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United States Court of Appeals, Tenth Circuit.

MICHAEL COMBS, on behalf of himself and all similarly situated persons, Plaintiff - Appellant, v. JAGUAR ENERGY SERVICES, LLC, a Louisiana limited liability company, Defendant - Appellee.

No. 16-1250

Decided: March 31, 2017

Before LUCERO, BALDOCK, and MORITZ, Circuit Judges.


Plaintiff Michael Combs appeals from a district court order granting summary judgment in favor of defendant Jaguar Energy Services, LLC (Jaguar), on his claim for unpaid compensation allegedly due under the overtime-hour provision of what is now designated Colorado Minimum Wage Order Number 33 (Wage Order), see Colo. Code Regs. § 7-1103-1:4 (2017). The district court ruled that the claim failed as a matter of law, because Mr. Combs fell within the Wage Order's exemption for “interstate drivers, driver helpers, loaders or mechanics of motor carriers,” id. § 7-1103-1:5. On de novo review, see Deherrera v. Decker Truck Line, Inc., 820 F.3d 1147, 1153-54 (10th Cir. 2016), we affirm for the reasons stated below.


The basic facts are not in dispute. Jaguar provides products and services to oil drilling companies with job sites in several states, including Colorado. Mr. Combs worked as a member of a crew (three to five employees) responsible for transporting supplies to assigned work sites. Crew members loaded the transport truck and took turns driving and serving as driver's helpers. Mr. Combs worked out of the Colorado office, which sent approximately 15 per cent of its crews to out-of-state sites. Although any employee could be assigned to a site outside Colorado, Mr. Combs personally had never traveled outside Colorado for Jaguar.

Mr. Combs claimed he did not fall within the motor carrier exemption because he did not drive out of state. Neither the Wage Order nor the Colorado Wage Act under which it was promulgated defines or explains the operation of the term “interstate” in the exemption. Noting that “interstate” immediately precedes only the term “drivers,” the district court invoked the rule of construction known as the “last antecedent canon,” see Antonin Scalia & Bryan A. Garner, Reading Law: The Interpretation of Legal Texts (Reading Law) at 144-46 (2012) (discussing canon), and concluded that the interstate limitation on the exemption did not apply to the other listed occupations. Thus, the district court held that Mr. Combs' work as a motor carrier's driver helper and loader placed him within the exemption regardless of how “interstate drivers” was interpreted.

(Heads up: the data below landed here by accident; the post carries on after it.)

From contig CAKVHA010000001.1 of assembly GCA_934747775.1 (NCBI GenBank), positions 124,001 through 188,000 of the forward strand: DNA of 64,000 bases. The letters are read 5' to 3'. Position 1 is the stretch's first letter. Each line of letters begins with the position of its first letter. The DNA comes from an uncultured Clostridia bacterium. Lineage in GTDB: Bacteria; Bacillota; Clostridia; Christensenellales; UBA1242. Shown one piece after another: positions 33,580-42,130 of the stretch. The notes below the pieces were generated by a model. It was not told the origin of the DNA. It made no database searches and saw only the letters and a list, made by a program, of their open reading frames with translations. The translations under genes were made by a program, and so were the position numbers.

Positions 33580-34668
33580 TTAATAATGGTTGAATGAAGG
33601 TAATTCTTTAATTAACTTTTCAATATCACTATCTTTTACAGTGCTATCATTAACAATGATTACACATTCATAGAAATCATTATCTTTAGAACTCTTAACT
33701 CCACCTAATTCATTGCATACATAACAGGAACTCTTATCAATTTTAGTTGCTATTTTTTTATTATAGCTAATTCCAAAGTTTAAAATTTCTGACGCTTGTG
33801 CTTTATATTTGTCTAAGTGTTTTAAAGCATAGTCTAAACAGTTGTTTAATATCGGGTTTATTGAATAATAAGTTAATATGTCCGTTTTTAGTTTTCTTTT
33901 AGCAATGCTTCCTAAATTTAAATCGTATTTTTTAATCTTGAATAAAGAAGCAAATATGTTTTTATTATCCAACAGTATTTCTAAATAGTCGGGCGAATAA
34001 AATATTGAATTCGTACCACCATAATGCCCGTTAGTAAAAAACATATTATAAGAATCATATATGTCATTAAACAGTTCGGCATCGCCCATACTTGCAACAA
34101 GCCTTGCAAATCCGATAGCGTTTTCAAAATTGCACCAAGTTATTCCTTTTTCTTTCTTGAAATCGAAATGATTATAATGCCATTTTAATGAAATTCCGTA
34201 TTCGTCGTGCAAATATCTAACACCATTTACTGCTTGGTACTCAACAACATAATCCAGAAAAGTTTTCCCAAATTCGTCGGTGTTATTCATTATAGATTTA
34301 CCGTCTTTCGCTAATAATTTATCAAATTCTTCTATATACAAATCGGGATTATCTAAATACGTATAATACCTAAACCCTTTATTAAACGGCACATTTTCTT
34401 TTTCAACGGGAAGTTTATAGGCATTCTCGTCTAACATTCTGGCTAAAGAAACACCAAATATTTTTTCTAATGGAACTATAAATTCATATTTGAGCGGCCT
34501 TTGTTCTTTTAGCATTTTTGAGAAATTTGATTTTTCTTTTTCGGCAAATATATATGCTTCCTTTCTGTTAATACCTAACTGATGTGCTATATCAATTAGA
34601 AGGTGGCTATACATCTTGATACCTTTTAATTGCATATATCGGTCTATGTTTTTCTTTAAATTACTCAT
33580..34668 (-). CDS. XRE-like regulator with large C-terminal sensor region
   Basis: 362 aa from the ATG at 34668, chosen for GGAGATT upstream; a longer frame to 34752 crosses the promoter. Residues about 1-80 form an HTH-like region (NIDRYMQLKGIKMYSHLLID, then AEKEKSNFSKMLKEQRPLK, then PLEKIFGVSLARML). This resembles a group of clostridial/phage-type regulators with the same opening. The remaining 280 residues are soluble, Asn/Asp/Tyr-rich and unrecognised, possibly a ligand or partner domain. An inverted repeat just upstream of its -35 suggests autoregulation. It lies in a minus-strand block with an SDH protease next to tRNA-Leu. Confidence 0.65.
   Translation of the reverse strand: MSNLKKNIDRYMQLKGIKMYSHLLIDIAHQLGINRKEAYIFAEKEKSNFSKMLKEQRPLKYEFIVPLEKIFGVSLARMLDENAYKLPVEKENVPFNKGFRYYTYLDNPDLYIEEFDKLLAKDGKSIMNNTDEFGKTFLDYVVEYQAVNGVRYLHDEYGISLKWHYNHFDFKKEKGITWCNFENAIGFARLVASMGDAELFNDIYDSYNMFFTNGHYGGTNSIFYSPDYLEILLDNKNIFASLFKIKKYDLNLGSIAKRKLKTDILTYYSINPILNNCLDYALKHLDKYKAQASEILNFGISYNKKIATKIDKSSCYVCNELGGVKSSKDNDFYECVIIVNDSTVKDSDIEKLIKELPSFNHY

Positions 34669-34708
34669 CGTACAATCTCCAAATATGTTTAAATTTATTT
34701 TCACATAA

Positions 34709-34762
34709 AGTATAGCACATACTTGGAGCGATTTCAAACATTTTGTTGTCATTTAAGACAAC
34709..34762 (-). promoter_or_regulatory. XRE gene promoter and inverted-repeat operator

But the district court did not rely solely on that relatively narrow syntactic rationale. Alternatively, it interpreted “interstate” in such a way that the term applied to Mr. Combs even though he never drove across state lines. Its analysis in this regard explicitly followed the way courts have construed the interstate-commerce condition in the similar Motor Carrier Act (MCA) exemption to wage requirements in the Fair Labor Standards Act (FLSA):

As there is nothing to suggest the Wage Order's exemption applies only to drivers who travel exclusively out of state, it is comparable to the MCA exemption, which, although limited, inter alia, to employees engaged in activities affecting interstate commerce, see 29 C.F.R. § 782.2(a)(2), nevertheless applies regardless whether all employees actually travel interstate or whether interstate travel makes up a significant portion of the employer's business, Songer v. Dillon Resources, Inc., 618 F.3d 467, 474 (5 th Cir. 2010) (citing Morris v. McComb, 332 U.S. 422, 433-36, 68 S. Ct. 131, 136-38, 92 L.Ed. 44 (1947))․ Accordingly, and regardless whether plaintiff himself ever traveled out of state, the fact that other employees whom he seeks to represent did so (and that he himself might have been called on to do so) brings him within the Wage Order's exemption for drivers.

Aplt. App. at 96-97.


Beginning with the district court's narrower rationale, Mr. Combs takes issue with the conclusion that he falls under the Wage Order exemption due to his work as a driver helper and loader. In his view, because these terms follow closely upon “interstate” in the operative clause, the exemption should be limited to helpers and loaders whose work, like that of interstate drivers, involves transportation across state lines. And he challenges the district court's invocation of the last antecedent rule as an interpretive canon supporting its contrary reading.